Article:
When it comes to state and local taxes, some Americans bear a heavier burden than others.
And that burden can vary widely depending on where you live, according to a new analysis by the Tax Foundation, a nonpartisan research group.
The research also provides something of a report card on the unusually large number of sitting and former state governors running for president — and their campaign promises to tame the federal budget.
Overall, the burden of state and local taxes — as a percentage of total state income — fell a bit in fiscal 2012, the latest data available for the analysis. That's largely because overall incomes rose, thanks to an improving job market and ongoing economic recovery.
Some 35 states saw a year-over-year decline in tax burdens, while eight had an increase and seven saw no change. The biggest gains were in Illinois (up 0.5 percentage points) and Connecticut (up 0.4 percentage points); Californians saw the biggest drop (down 0.5 percentage points).
The study looked at more than just incomes taxes, though, and included everything from sales taxes to property taxes, gift taxes and gasoline taxes.
The researchers also looked at the overall economic impact of state and local taxes, not just the amount paid directly by state residents. A state tax on corporate profits, for example, could show up in higher prices for consumers or lower wages for workers.
Based on the overall impact, New York topped the list with the highest state and local tax burden in the country (some 12.7 percent of total state income). Alaskans had the lowest tax burdens, according to the report, at just 6.5 percent of total sate income.
The study's authors also looked at how much of a state's tax burden was shifted to out-of-state residents, a process they called as "tax exporting."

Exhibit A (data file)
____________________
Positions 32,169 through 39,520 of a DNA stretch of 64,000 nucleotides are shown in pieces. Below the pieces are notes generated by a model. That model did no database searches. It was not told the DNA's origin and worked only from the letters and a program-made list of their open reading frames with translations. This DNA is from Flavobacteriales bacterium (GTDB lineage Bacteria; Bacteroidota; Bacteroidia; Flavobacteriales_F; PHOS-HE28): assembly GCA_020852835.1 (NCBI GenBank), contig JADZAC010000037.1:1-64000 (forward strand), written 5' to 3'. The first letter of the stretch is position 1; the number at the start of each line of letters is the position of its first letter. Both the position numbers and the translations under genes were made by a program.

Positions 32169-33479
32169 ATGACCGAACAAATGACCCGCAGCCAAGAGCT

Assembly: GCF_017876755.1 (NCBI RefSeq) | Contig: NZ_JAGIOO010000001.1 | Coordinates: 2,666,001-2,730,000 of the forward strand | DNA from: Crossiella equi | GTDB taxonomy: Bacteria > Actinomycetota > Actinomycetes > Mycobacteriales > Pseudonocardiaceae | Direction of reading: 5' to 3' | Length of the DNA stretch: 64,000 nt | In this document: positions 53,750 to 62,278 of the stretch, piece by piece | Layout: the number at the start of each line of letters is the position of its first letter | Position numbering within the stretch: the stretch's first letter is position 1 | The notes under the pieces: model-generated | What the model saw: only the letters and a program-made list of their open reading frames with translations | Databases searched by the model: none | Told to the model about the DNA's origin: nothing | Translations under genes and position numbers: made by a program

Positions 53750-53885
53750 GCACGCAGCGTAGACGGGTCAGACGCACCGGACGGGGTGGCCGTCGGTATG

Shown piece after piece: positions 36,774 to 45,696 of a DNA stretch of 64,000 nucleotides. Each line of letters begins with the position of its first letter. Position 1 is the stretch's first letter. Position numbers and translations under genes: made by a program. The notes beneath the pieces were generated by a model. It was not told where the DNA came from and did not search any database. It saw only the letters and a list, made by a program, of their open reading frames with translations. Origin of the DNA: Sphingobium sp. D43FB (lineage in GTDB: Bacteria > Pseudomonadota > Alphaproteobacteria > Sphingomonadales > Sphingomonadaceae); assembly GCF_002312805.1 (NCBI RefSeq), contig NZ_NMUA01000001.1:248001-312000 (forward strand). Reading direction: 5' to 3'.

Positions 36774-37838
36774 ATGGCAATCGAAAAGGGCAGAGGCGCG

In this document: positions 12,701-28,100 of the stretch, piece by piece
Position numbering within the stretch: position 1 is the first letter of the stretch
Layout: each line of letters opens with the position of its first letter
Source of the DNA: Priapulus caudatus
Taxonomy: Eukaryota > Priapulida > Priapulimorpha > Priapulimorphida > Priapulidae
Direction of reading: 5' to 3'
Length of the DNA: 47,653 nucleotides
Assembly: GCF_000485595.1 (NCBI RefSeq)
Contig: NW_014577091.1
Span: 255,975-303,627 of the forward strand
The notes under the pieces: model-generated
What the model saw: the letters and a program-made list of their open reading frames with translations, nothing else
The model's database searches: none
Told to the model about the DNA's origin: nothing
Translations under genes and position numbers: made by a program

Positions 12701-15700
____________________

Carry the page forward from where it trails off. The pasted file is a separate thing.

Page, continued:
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Alaska, for example, raises most of its revenues from a tax on oil produced in the state, which is then sold to consumers elsewhere. Because that tax burden is shifted out of state, Alaskans have the lowest tax burden in the country.
On the other hand, when Connecticut residents work in New York City, the authors note, the income taxes they pay to New York are officially recorded by the Census as New York state taxes. But the true impact is felt on those Connecticut residents, so the report shifts that amount to the Connecticut tax burden, the second highest in the country (12.6 percent of total income.)
For those governors running for president, the numbers show and wide variation in their records in holding the line on taxes.
New Jersey's Republican governor, Chris Christie, presides over a state with the third-highest tax burden, according to the analysis, at 12.2 percent of total state income. The state also ranked third when he took office in 2011, though the burden has edged down by a half of a percentage point under his watch, from 12.7 percent of state income in 2010.
Democratic president candidate Martin O'Malley recently stepped down as governor of Maryland, which ranked seventh in overall tax burden in 2012, at 10.9 percent of state income. That's down slightly from 11.1 percent when he took office in 2007.
When Republican candidate Mike Huckabee was governor of Arkansas, the sates' tax burden rose from 9.6 percent of state income to 10.4 percent. In 2012, Arkansas ranked 17th.
After Republican candidate John Kasich became governor of Ohio in 2011, that state's tax burden dropped by a tenth of a percentage point, to 9.8 percent, according to the analysis. In fiscal 2012, Ohio's tax burden was 19th highest.
Virginia, where Republican candidate Jim Gilmore served as governor from 1998-2002, ranked 27th in 2012, with a tax burden of 9.3 percent of state income. That's down from 9.7 percent in 2000.
Florida, home of former Republican Gov. Jeb Bush, enjoys one of the lowest tax burdens in the country, ranking 34th in 2012, at 8.9 percent of state income. During Bush's terms, from 1999 to 2007, the tax burden rose from 8.5 percent of state income to 9.1 percent.